A very well-done post about viral bullshit on Gawker (et al) by Mathew Ingram really comes down to this: Journalism used to be subsidized by classifieds and fluff, now it is built atop viral bullshit. The argument: Sure, we serve crap — or cats — but that’s what brings in the traffic for the good stuff.
Quoting Gawker’s editor in chief, John Cook: “Part of our job is to make sure we’re writing about things that people are talking about on the internet, and the incentive structure of this company is organized to make sure that we are on top of things that are going viral… we are tasked both with extending the legacy of what Gawker has always been — ruthless honesty — and be reliably and speedily on top of internet culture all while getting a shit-ton of traffic. Those goals are sometimes in tension.”
Of course, that is a bankrupt model, for soon it becomes impossible to find the diamond in the sewage: the one decent, worthwhile, true report buried amid native advertising, viral bullshit, trolls’ comments, breaking rumors, and staff’s snark. Soon, the brand’s value is nil — but, hey, the traffic is humongous. And the advertisers still pay because we gave them a home for their bullshit and the faint though fraudulent promise that we can make them viral, too.
I think a new business model emerges from the swamp: the news outlet that tries, at least, to deliver the truth. That’s what all journalism fancies itself to be, of course, but the field would suffer in an audit of how much of that claim is true. I’m biased, but I’d say the Guardian is one outlet that is trying to live by that goal, though many will quickly point out that it won’t live if it can’t also have a goal of making profit.
At my journalism school, I was having a discussion about an unrelated matter the other day and as I railed on about a certain faux-news outlet that appeared to be all offal, a colleague smiled and said, “I love it, Jarvis, when *you* launch into a conservative rant about journalism.” Yes, I’m known as the guy who wants to open up media to the world to hear more voices and the cacophony of democracy, to equip anyone to commit an act of journalism, to confess our fallibility and admit that news is always in beta.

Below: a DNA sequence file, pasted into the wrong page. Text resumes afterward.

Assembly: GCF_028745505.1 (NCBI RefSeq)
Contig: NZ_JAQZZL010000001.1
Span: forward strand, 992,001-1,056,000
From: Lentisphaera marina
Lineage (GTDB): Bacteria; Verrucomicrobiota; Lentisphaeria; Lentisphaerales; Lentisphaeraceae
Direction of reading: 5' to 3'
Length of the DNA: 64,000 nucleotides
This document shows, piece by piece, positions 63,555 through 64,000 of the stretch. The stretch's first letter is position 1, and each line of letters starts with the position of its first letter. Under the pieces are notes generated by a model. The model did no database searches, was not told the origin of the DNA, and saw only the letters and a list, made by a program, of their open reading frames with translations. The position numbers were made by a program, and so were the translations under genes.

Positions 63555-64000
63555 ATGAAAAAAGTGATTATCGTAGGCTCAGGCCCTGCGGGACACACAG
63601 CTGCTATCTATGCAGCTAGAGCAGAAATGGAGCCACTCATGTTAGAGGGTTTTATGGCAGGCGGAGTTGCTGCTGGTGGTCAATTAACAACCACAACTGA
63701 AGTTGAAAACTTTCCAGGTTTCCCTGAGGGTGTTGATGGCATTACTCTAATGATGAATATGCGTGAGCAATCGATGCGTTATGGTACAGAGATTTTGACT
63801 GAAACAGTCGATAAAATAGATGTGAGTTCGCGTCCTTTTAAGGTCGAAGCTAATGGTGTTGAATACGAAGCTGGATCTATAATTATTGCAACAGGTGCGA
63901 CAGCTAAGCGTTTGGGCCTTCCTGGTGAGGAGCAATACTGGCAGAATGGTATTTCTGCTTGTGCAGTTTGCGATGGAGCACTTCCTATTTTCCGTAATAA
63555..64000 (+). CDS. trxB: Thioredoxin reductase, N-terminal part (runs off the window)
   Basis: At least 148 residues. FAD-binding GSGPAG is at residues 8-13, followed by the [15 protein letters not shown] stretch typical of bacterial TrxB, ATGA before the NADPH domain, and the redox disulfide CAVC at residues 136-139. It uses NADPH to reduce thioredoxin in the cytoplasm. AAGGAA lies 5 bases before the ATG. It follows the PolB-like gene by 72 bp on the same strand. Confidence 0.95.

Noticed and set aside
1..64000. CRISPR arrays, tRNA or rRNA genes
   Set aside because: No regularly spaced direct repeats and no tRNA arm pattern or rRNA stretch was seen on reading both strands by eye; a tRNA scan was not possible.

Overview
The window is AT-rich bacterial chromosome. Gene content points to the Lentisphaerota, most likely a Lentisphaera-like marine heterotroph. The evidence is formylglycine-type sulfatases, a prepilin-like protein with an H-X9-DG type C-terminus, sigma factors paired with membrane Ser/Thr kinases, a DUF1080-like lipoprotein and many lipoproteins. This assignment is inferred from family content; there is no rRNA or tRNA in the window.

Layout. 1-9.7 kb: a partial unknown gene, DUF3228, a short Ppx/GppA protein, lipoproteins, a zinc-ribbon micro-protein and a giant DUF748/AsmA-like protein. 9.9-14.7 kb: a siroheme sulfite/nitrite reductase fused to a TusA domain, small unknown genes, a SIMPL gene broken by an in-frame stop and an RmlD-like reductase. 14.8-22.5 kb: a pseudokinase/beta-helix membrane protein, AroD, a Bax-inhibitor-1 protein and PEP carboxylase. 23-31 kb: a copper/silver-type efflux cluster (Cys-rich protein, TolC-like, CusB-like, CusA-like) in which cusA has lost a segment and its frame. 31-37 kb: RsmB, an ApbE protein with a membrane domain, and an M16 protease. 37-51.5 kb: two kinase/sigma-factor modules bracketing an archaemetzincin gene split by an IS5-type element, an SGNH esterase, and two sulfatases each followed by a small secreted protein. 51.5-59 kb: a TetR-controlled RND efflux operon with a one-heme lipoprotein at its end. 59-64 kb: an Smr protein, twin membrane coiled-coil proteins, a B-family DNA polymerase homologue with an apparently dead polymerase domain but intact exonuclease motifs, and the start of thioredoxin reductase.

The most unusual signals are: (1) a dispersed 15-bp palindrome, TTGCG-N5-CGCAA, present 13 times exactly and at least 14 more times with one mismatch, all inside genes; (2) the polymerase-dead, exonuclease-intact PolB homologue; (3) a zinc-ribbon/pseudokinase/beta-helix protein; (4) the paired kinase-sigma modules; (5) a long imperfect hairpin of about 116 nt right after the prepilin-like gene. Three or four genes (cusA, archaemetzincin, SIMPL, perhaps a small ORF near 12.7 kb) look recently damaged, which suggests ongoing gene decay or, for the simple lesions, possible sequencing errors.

But I have long believed that the real job of journalism is to add value to what a community knows — real value in the form of confirmation and debunking and context and explanation and most of all *reporting* to ask the questions and get the answers — the facts — that aren’t already in the flow. The journalist’s and journalism organization’s ability to do that depends on trust over traffic.
In the earlier days of the web, I’ve argued that many made the mistake of thinking of the net as a medium and so whenever they saw a comment or mistake from a civilian, they thought the entire enterprise had been ruined as if The New York Times had published porn. No, I said, don’t expect the web to be a medium that’s published and packaged and polished. It’s just another streetcorner. At Broadway and 40th, you might overhear an idiot or see a drooler but you don’t propose to reject all New York because of that.
Too many would-be journalistic outlets today are making the mistake of thinking that they want to *be* the web, to hitch onto every speeding meme, riding it to … where? I think we can see where: to the oblivion where memes go to fizzle and die. Journalists would make a fatal mistake to think that they are viruses when what they should be are the leukocytes that kill them.